Marsha Hudnall, MS, RD, CD, is president and co-owner of Green Mountain at Fox Run, a healthy weight retreat in Vermont that is exclusively for women. Forty years ago, Green Mountain pioneered the non-diet, mindful/intuitive eating, healthy living approach which includes a team of registered dietitians, psychologists and exercise physiologists. Marsha is a frequent speaker to both lay and professional audiences and has written for a wide variety of popular and professional publications. She serves on the board of The Center for Mindful Eating and the Binge Eating Disorder Association. Her newest book "Eating Happy: A Woman's Guide to Overcoming Overeating" will be available summer 2013.
And here's the question I posed to Marsha:
A lot of people struggle with bloating and digestion issues, not only with controversial foods like dairy or wheat but also with "virtuous" foods like onions, beans, cruciferous vegetables etc. What strategies would you recommend?
Bloating and Digestive Difficulties
Digestive difficulties seem to be rampant these days. They certainly afflict a lot of the women who come to Green Mountain at Fox Run. And that may give us a good clue into why so many people struggle with bloating and the like. It has to do with stress.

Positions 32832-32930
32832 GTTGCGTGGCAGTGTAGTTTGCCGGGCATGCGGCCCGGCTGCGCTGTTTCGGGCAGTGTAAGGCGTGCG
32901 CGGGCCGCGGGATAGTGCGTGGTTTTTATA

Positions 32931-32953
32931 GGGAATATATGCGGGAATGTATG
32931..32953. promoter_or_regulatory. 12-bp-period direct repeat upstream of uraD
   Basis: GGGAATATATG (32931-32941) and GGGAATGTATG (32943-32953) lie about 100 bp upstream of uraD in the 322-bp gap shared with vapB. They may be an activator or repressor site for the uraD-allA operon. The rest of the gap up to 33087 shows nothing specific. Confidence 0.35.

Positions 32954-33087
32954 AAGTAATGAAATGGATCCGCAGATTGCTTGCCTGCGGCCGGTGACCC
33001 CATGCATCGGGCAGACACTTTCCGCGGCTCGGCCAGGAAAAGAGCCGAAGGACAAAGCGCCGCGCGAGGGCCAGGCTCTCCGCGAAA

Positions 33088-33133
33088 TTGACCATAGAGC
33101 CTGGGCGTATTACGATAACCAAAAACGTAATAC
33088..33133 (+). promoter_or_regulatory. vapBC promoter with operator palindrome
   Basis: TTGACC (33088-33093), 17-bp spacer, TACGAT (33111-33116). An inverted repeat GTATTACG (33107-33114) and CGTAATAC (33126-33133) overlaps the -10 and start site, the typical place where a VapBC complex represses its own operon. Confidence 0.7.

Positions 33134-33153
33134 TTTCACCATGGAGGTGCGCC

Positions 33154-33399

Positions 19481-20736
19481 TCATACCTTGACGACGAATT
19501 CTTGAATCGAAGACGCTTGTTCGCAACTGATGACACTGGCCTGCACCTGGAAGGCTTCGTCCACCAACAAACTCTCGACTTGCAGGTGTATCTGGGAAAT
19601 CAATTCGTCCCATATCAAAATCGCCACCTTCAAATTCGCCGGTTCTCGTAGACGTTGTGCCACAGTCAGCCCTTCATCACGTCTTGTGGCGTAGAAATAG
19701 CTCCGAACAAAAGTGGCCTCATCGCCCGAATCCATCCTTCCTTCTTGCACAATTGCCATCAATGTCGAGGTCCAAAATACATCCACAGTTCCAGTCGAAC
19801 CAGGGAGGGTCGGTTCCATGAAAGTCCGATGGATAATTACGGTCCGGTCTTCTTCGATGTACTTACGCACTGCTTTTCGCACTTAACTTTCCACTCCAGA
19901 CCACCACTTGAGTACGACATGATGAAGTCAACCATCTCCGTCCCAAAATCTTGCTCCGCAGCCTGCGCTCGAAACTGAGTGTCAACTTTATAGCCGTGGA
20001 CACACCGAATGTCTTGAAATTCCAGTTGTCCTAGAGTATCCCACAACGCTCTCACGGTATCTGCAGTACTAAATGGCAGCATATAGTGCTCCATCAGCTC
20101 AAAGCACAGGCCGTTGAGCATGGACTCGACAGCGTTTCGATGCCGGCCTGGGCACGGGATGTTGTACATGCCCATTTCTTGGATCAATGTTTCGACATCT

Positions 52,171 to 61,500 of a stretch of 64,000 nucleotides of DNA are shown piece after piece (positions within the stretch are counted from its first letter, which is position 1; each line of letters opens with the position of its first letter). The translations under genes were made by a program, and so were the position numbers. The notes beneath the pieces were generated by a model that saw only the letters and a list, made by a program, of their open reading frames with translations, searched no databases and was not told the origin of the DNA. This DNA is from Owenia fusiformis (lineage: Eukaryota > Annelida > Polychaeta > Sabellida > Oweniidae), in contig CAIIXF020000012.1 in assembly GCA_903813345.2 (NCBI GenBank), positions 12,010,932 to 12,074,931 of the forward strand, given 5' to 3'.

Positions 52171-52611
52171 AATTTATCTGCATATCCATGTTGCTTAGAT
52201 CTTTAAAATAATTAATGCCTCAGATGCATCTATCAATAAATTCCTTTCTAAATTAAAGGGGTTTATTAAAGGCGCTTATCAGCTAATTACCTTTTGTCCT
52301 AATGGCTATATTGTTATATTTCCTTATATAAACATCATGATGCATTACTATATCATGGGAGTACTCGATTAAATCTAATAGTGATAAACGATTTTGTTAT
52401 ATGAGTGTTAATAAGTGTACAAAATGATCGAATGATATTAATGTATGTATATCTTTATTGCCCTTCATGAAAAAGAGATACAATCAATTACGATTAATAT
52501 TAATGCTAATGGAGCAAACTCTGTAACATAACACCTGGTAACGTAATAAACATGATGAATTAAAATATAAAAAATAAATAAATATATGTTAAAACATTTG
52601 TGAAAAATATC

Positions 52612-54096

Stress has a big impact on our digestion. It sends us into fight-or-flight mode, and can negatively affect digestive muscle contractions as well as hormones and other substances needed for efficient digestion. The end result, especially if we’re constantly under stress, is that the system just doesn’t work in an optimal way.
What kind of stress are we talking about? One of the most common sources I see -- and it's often not even recognized as stress -- is dieting. I'd wager that many Cranky Fitness readers have been on a few weight loss diets in their lifetime. And if they're like the women who come to Green Mountain, they've been on more than a few. Many women, and increasingly men, are chronic dieters -- they go on diets constantly -- and go off them constantly, too. Even many people who seemingly don't "need to diet," meaning they don't appear to struggle with weight, live with a diet mentality.